A coalition of 17 major healthcare organizations has developed, announcing their intent to combat preauthorization requirements that they say are impeding patient care.
Including heavy hitters like the American Medical Association (AMA), the American Hospital Association (AHA), and the American Academy of Family Physicians (AAFP), the coalition is taking aim at what they term as “unreasonable hurdles for patients seeking care.”
In making the announcement, the coalition specifically cited a recent AMA survey that found three-quarters of physicians termed current prior authorization requirements as “high” or “extremely high.” Additionally, over one-third of the surveyed physicians note they’ve found it necessary to identify staff members to work on prior authorization as their sole job function.
“The coalition, which represents hospitals, medical groups, patients, pharmacists, and physicians, says that requiring pre-approval by insurers before patients can get certain drugs or treatments can delay or interrupt medical services, divert significant resources from patient care, and complicate medical decisions,” the group’s introductory statement explains.
To guide the desired modifications of existing prior authorization practices, the coalition issued a set of 21 principles organized under the following headings: Clinical Validity, Continuity of Care, Transparency and Fairness, Timely Access and Administrative Efficiency, and Alternative and Exemptions.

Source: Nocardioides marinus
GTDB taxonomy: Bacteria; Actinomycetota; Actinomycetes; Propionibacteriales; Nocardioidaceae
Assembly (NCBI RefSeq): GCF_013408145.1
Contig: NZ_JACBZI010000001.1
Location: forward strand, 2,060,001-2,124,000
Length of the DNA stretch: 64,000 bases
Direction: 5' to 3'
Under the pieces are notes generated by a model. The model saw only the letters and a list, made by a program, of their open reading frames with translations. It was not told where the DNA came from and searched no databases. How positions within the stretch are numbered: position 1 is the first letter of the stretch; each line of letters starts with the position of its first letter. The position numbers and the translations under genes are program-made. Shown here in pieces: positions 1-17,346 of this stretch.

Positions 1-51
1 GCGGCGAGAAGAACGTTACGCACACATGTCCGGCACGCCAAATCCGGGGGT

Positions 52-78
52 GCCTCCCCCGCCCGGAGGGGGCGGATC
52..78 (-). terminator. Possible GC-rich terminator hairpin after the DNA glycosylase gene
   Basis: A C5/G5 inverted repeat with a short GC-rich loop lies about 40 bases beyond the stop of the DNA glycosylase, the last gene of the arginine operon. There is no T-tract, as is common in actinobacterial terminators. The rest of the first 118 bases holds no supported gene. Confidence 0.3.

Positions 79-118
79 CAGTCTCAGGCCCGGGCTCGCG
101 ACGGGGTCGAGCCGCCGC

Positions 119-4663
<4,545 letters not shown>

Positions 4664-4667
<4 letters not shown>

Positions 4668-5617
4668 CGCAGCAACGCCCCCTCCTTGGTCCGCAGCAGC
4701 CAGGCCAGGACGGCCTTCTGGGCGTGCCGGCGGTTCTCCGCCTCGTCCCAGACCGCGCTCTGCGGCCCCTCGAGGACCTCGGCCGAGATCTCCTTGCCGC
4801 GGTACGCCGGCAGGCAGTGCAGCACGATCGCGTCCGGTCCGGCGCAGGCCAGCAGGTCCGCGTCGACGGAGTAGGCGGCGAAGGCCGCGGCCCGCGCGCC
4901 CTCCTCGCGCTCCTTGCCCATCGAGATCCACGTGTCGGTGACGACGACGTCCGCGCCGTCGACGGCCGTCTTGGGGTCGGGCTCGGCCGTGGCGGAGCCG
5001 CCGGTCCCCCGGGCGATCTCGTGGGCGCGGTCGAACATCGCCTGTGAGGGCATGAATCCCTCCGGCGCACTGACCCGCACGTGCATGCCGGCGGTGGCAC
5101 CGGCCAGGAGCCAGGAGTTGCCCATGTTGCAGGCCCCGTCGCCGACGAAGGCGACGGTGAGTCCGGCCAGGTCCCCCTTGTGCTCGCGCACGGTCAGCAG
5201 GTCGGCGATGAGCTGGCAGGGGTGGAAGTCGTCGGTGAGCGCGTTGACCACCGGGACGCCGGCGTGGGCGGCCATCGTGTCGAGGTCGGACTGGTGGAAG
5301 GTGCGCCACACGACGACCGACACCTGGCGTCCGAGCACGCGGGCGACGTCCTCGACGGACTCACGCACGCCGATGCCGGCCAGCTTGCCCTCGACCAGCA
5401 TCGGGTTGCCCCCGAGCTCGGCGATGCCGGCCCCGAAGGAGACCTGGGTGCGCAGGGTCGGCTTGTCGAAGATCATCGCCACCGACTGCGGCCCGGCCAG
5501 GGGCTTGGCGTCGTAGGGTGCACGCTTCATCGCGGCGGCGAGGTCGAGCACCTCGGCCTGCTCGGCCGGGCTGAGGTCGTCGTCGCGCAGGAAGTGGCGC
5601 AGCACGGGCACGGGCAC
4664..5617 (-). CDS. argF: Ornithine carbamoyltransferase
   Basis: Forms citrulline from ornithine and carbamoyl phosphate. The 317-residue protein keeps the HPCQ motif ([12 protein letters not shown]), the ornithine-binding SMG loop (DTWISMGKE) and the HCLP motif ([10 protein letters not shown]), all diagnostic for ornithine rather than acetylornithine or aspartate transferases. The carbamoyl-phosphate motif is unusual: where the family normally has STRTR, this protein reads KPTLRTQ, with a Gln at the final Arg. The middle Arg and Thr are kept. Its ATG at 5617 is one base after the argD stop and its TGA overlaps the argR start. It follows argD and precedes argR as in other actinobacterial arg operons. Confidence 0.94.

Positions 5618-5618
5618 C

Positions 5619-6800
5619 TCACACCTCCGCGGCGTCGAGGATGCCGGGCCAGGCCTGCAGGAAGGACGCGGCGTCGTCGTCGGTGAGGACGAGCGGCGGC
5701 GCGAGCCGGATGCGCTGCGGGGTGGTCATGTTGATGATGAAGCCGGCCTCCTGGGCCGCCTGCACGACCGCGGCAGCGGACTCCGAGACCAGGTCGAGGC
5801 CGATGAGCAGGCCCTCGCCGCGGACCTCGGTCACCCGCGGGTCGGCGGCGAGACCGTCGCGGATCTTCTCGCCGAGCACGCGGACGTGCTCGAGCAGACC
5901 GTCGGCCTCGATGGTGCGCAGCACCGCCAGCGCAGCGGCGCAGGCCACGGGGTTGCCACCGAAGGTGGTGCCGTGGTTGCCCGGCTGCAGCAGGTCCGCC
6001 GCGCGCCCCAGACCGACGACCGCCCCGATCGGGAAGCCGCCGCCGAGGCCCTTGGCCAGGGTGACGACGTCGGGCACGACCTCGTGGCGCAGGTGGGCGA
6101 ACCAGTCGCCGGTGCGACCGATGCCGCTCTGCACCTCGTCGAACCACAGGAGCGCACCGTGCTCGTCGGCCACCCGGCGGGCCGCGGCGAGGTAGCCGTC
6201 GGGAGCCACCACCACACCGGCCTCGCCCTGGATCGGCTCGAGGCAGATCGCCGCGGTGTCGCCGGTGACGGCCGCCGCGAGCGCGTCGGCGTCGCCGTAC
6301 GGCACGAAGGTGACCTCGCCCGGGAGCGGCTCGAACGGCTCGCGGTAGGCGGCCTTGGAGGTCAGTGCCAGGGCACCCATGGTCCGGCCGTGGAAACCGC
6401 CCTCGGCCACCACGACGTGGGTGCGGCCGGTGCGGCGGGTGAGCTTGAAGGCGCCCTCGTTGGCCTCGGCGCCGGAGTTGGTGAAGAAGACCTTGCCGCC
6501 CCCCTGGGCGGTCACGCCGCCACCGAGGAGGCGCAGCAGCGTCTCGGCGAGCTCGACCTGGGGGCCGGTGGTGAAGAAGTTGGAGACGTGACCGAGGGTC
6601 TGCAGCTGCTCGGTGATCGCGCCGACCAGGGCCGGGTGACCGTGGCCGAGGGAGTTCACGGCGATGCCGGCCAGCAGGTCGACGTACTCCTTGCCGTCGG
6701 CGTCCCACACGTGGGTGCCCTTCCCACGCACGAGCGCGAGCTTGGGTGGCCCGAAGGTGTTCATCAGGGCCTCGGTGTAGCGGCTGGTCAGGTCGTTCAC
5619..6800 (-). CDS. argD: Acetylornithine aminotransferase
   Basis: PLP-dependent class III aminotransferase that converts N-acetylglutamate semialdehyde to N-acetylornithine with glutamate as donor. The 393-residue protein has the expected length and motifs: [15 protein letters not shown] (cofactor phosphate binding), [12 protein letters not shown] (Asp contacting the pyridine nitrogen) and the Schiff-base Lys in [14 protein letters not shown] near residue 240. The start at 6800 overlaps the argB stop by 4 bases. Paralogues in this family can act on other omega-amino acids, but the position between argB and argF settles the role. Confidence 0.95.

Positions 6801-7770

“Strict or bureaucratic oversight programs for drug or medical treatments have delayed access to necessary care, wasted limited healthcare resources, and antagonized patients and physicians alike,” AMA President Andrew W. Gurman, MD, said in a statement. “The AMA joins the other coalition organizations in urging health insurers and others to apply the reform principles and streamline requirements, lengthy assessments and inconsistent rules in current prior authorization programs.”
Insurers have shown some willingness to relax preauthorization requirements when faced with outside governmental pressure, as with Anthem’s recent decision to eliminate the added steps for physicians prescribing drugs meant to combat opioid abuse. Still, it remains to be seen how the health insurance industry will respond to the overtures of organizations that don’t have regulatory tools at their immediate disposal.
Joining the AMA, AHA, and AAFP in the coalition are the: American Academy of Child and Adolescent Psychiatry, American Academy of Dermatology, American College of Cardiology, American College of Rheumatology, American Pharmacists Association, American Society of Clinical Oncology, Arthritis Foundation, Colorado Medical Society, Medical Group Management Association, Medical Society of the State of New York, Minnesota Medical Association, North Carolina Medical Society, Ohio State Medical Association, and Washington State Medical Association.